Source Control, GotDotNet, VS.NET, and Dream Job #3

Tone Engel reports that, "Joined the FlexWiki GotDotNet group last night for source code access which is provided through a custom source code control provider that integrates with Visual Studio."*

I am an avid FlexWiki and GotDotNet user/contributor and just recently joined the GotDotNet development team here at Microsoft. Prior to joining my new team last week, I worked on the MSDN Communities & Personalization Team for a couple of months before being plucked from the comfortable nest of my new team by another hungry manager :-). Prior to MSDN, I spent roughly four years contributing to development of:

  • Visual Studio .NET 2002 (v1)
  • Source control integration for the Visual Studio IDE (called "vscore" internally).
  • Visual SourceSafe 6.0a,b,c,d,e and 8.0 (called SourceSafe internally;-)
  • A secret project that got canceled just as we were about to roll out the Beta. Big bummer.
  • For most of last year, I worked feverishly on Hatteras, which is the killer new source control component of the upcoming Visual Studio Team Foundation family. Hatteras is the next big thing in version control.

My new job is to determine how we can improve GotDotNet to better meet the needs of the developer community and ad hoc collaborative development projects like FlexWiki. I'll be working closely with Betsy Aoki. In the short term, I think that's going to mean providing better support and documentation. In the long term, I believe that we must maintain the spirit, community, and well-rounded feature set that makes GotDotNet such a great place to go for sweet ideas, useful kludges for dev tools, words of advice, jumpstarter code samples and full-on starter kits, and to meet and collaborate with other folks who share our passion for code and our time/domain-specific interests. We also have to beef up our back end services and improve some usability issues which, in addition to source/version control, is my specialty.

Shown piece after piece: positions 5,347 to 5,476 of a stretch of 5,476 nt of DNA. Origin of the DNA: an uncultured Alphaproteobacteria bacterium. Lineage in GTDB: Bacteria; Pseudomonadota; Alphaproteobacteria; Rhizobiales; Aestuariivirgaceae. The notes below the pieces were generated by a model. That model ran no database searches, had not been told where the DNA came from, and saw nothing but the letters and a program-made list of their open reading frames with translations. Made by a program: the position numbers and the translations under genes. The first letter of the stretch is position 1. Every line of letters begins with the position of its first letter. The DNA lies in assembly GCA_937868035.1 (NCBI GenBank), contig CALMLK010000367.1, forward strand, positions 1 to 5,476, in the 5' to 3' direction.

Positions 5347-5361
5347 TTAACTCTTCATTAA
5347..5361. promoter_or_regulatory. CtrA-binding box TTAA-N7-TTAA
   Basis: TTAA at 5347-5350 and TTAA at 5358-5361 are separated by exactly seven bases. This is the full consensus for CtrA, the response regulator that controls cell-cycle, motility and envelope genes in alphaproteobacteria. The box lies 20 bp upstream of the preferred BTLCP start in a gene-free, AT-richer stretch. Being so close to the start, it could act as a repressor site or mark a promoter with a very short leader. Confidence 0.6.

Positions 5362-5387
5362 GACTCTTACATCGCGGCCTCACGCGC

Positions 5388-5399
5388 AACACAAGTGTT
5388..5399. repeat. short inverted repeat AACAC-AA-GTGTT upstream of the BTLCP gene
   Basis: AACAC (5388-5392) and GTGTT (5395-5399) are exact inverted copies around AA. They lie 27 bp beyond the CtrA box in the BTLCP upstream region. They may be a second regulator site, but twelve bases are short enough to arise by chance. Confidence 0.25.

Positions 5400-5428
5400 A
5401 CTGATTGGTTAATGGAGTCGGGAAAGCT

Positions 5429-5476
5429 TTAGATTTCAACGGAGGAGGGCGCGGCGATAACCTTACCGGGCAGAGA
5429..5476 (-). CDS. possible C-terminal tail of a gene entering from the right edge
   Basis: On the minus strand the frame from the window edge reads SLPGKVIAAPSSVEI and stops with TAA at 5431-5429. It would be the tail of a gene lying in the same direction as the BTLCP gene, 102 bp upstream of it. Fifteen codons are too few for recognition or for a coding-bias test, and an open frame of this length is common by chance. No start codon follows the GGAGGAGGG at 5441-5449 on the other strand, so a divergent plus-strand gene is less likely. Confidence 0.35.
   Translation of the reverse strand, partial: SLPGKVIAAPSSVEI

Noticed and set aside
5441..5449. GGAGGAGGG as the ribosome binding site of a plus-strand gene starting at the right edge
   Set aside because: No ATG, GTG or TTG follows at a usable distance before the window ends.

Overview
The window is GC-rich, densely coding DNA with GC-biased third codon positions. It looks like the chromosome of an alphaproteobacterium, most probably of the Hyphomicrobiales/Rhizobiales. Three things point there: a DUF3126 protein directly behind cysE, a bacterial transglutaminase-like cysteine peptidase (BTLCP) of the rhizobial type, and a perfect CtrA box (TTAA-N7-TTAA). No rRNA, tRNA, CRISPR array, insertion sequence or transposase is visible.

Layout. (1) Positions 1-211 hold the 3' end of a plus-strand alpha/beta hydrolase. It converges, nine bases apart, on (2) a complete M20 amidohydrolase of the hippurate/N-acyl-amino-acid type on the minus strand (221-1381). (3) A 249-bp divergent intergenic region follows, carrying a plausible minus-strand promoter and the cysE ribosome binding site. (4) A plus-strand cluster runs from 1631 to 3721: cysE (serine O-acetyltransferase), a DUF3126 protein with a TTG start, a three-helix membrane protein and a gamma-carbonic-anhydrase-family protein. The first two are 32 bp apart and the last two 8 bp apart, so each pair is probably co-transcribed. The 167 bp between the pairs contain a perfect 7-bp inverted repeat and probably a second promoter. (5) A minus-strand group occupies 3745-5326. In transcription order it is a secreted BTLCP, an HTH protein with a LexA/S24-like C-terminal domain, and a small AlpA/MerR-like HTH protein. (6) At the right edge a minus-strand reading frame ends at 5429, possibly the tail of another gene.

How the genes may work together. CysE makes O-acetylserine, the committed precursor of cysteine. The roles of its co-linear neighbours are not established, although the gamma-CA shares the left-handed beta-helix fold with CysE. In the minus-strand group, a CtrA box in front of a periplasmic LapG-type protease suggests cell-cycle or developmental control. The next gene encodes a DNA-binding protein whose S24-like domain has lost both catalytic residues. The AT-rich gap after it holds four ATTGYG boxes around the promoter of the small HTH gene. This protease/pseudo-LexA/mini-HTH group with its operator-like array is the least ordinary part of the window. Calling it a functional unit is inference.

[Tone Engel again] "I'm certain Whidbey will address this hole in Visual Studio's current support for 3rd party source control integration so I don't think it makes much sense to take this project any further. It's silly that Visual Studio doesn't auto detect the source control provider from a solution file and switch it for you on the fly."

Whidbey does "address this hole" and yes, it is silly. I fought the good fight to include this functionality in Visual Studio 2003 (aka Everett) and lost. However, I successfully convinced my team, thanks to your many and vociferous complaints, to include automatic source control provider switching in Visual Studio 2005, Whidbey. Woohoo!!!  I've been using it without a hitch for months. For those of you who don't want to or cannot install the VS2005 Beta (like, um, you're working on production code), there are quite a few SCC switching tools for Visual Studio 2002 and 2003 around, in addition to the one that Tone points to in his post. I think I've mentioned most of them in a series of blog posts...

BTW, it is absolutely awesome to witness the development of tools like this out on GotDotNet. Perhaps we should consider opening up some of the GDN codebase for community development, like Slashdot. What do you think?

Other SCC Provider Switching Utilities for Visual Studio .NET 2002 and 2003

How To: Switch Source Control Providers in VS.NET
SCC Plug-in Switcher for Visual Studio
How To: Switch Source Control Providers in VS.NET (Redux)
How To: Switch Source Control Providers in VS.NET (ReduxRedux)

*To better meet the needs of the FlexWiki virtual development team, DavidOrn and a few other pivotal members migrated the codebase and mainline development over to SourceForge in October of last year. FTR, I supported that move despite mixed feelings. I wonder if the creation of the position I now fill was somehow precipitated by that event. Hmmm {wry grin}.